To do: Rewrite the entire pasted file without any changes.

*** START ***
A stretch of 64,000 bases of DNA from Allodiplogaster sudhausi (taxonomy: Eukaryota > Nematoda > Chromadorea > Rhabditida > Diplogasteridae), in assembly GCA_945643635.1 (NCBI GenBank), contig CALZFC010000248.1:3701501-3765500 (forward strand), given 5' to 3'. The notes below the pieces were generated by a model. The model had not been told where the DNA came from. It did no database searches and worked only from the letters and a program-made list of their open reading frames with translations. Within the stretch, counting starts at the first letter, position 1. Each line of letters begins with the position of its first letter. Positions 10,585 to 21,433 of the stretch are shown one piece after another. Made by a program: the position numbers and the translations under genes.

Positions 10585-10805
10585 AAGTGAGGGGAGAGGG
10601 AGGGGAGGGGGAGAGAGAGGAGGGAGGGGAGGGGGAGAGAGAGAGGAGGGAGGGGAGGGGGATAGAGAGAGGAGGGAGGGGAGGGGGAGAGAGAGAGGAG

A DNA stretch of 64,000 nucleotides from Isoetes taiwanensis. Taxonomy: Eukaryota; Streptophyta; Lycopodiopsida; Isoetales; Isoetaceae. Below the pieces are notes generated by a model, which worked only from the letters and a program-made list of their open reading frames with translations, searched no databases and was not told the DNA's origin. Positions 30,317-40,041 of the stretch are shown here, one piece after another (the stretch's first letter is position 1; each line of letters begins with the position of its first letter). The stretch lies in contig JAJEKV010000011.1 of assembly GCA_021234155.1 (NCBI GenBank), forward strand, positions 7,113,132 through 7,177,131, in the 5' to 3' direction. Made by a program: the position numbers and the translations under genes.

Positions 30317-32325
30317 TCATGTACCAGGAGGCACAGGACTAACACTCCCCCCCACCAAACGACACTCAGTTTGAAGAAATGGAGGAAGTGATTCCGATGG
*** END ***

A stretch of 64,000 bases of DNA from Allodiplogaster sudhausi (taxonomy: Eukaryota > Nematoda > Chromadorea > Rhabditida > Diplogasteridae), in assembly GCA_945643635.1 (NCBI GenBank), contig CALZFC010000248.1:3701501-3765500 (forward strand), given 5' to 3'. The notes below the pieces were generated by a model. The model had not been told where the DNA came from. It did no database searches and worked only from the letters and a program-made list of their open reading frames with translations. Within the stretch, counting starts at the first letter, position 1. Each line of letters begins with the position of its first letter. Positions 10,585 to 21,433 of the stretch are shown one piece after another. Made by a program: the position numbers and the translations under genes.

Positions 10585-10805
10585 AAGTGAGGGGAGAGGG
10601 AGGGGAGGGGGAGAGAGAGGAGGGAGGGGAGGGGGAGAGAGAGAGGAGGGAGGGGAGGGGGATAGAGAGAGGAGGGAGGGGAGGGGGAGAGAGAGAGGAG

A DNA stretch of 64,000 nucleotides from Isoetes taiwanensis. Taxonomy: Eukaryota; Streptophyta; Lycopodiopsida; Isoetales; Isoetaceae. Below the pieces are notes generated by a model, which worked only from the letters and a program-made list of their open reading frames with translations, searched no databases and was not told the DNA's origin. Positions 30,317-40,041 of the stretch are shown here, one piece after another (the stretch's first letter is position 1; each line of letters begins with the position of its first letter). The stretch lies in contig JAJEKV010000011.1 of assembly GCA_021234155.1 (NCBI GenBank), forward strand, positions 7,113,132 through 7,177,131, in the 5' to 3' direction. Made by a program: the position numbers and the translations under genes.

Positions 30317-32325
30317 TCATGTACCAGGAGGCACAGGACTAACACTCCCCCCCACCAAACGACACTCAGTTTGAAGAAATGGAGGAAGTGATTCCGATGG